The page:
Noface
Dee Lightner
Posted 9 months ago
Ramsey Musallam: 3 rules to spark learning
Several years ago I became a substitute teacher. (I was retired from the accounting field). I have subbed in just about everything, from K to high school. And from special needs kids to the high acheivers. One thing I learned right away is kids WANT to learn. A couple of experiences taught me this. First, when working with a kindergaten class we were talking about the various animals and how they live. I gave them a "word of the day". Nocturnal. And I explained what it meant, what animals who are nocturnal do and as much as I could think of off the top of my head. I had them repeat the word and the meaning several times during the day. During the following school year I happened to do a first grade at the same school and had many of the same kids in the class. I asked them what the word of the day was that I had given them the previous year. Little hands went up all over the room. Not only did those kids remembe the word, but they could explain in DETAIL what it means and list some particular animals! I usually stop at about five mnutes before dismissal and let the kids ask me ANYTHING, and if I know the answer I tell them, or I tell them how to learn the answer. That led to the second experience. A third grader asked, "if you are paralyzed from head to toe do your eyeballs move"? To that one I did NOT know the answer, but told the child how to find it. What could have possibly made a young child ask that dynamite question? In a gym class I explained the need to cool down and showed the kids how to take their pulse. At dismissal I saw one of my students showing other kids how to take their pulse!! Not only did I teach that child somethig, but I made HER a teacher! Even in disruptive classes I have had a lot of success with ENGAGING the students in something interesting linked to their leson plan! All these students WANTED to learn, and DID learn something. It is a waste the way we "teach", and our loss.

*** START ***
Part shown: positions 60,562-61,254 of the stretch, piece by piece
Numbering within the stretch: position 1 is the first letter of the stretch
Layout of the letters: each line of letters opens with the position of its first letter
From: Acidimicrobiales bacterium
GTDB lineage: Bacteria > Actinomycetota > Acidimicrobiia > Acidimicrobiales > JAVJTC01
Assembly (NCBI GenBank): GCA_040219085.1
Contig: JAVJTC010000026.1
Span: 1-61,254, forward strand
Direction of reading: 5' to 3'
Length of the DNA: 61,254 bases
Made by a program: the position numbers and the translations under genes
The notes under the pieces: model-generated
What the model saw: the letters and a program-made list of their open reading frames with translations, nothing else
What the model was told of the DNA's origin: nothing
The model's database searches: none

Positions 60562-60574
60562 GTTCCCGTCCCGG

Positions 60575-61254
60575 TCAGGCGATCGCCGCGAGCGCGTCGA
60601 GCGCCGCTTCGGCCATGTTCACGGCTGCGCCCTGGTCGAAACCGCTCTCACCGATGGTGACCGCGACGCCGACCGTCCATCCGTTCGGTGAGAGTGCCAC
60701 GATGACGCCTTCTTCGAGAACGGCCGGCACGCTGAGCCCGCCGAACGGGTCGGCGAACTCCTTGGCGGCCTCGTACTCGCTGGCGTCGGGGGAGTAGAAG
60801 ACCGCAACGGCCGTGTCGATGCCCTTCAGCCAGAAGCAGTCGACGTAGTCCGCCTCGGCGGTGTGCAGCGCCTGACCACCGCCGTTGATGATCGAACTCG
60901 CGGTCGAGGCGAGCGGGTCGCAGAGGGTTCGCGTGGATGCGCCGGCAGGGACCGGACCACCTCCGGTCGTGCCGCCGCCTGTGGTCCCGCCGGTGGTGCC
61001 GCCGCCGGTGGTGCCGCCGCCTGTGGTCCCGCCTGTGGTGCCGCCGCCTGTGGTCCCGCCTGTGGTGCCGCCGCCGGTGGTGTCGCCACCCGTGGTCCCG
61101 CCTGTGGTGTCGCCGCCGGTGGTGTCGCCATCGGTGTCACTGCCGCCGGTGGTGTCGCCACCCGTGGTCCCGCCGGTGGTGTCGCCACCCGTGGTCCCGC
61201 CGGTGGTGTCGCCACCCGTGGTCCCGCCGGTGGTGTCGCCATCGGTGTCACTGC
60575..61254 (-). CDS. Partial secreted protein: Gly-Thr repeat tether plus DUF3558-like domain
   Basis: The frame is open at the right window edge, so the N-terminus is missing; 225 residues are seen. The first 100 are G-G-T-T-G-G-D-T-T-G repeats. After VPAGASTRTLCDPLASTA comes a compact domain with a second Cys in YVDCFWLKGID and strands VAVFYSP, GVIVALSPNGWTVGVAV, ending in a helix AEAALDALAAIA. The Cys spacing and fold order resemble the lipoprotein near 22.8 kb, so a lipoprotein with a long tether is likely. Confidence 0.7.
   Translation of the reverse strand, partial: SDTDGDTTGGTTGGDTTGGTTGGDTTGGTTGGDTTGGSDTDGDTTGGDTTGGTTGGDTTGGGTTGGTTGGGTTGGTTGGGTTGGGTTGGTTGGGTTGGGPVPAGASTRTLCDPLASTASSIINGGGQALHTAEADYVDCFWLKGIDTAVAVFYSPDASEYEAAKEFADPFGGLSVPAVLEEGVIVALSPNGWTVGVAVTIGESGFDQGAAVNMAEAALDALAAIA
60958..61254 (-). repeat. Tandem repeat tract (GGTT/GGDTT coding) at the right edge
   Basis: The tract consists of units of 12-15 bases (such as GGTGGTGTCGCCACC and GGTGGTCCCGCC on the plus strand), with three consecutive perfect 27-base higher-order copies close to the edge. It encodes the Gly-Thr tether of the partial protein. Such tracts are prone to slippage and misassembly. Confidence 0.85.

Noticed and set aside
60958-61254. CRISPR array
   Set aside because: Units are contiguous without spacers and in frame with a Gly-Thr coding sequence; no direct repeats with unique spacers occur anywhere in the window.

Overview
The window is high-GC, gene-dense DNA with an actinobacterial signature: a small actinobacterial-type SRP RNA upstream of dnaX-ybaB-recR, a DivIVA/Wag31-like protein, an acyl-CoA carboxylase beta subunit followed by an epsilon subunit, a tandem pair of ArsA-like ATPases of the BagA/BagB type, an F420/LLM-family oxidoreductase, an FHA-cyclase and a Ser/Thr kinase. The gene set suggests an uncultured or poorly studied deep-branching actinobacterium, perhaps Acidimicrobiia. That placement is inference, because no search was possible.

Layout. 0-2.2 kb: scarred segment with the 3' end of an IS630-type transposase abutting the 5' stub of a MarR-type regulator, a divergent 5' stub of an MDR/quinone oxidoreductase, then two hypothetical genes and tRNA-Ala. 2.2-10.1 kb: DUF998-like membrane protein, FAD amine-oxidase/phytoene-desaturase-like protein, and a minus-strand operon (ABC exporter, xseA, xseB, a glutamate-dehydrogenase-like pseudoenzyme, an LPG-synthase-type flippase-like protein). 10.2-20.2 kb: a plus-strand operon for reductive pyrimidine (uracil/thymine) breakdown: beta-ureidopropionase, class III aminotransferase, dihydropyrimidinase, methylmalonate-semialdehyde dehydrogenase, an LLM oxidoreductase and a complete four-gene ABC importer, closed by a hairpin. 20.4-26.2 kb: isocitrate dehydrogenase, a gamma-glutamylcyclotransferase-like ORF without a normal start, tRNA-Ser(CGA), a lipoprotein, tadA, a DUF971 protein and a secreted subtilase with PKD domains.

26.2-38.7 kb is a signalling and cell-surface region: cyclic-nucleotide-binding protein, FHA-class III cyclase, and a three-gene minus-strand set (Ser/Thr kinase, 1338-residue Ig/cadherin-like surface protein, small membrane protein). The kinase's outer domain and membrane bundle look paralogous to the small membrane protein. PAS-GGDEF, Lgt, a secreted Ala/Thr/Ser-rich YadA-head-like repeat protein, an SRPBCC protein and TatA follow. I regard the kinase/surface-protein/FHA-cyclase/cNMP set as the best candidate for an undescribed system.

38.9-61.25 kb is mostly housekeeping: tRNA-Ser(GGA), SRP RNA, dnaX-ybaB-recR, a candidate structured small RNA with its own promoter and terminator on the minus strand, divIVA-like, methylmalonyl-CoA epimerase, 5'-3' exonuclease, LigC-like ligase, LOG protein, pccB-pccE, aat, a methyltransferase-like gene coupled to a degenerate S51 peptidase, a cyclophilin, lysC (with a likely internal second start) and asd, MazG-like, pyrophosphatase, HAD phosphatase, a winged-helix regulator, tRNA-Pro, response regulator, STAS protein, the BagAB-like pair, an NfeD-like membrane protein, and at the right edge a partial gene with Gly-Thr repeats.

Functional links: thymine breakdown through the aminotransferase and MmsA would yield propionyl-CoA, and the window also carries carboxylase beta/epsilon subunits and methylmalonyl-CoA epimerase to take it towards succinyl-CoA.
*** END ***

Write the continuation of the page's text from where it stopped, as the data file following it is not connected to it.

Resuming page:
Noface
Dee Lightner
Posted over 1 year ago
Anne Milgram: Why smart statistics are the key to fighting crime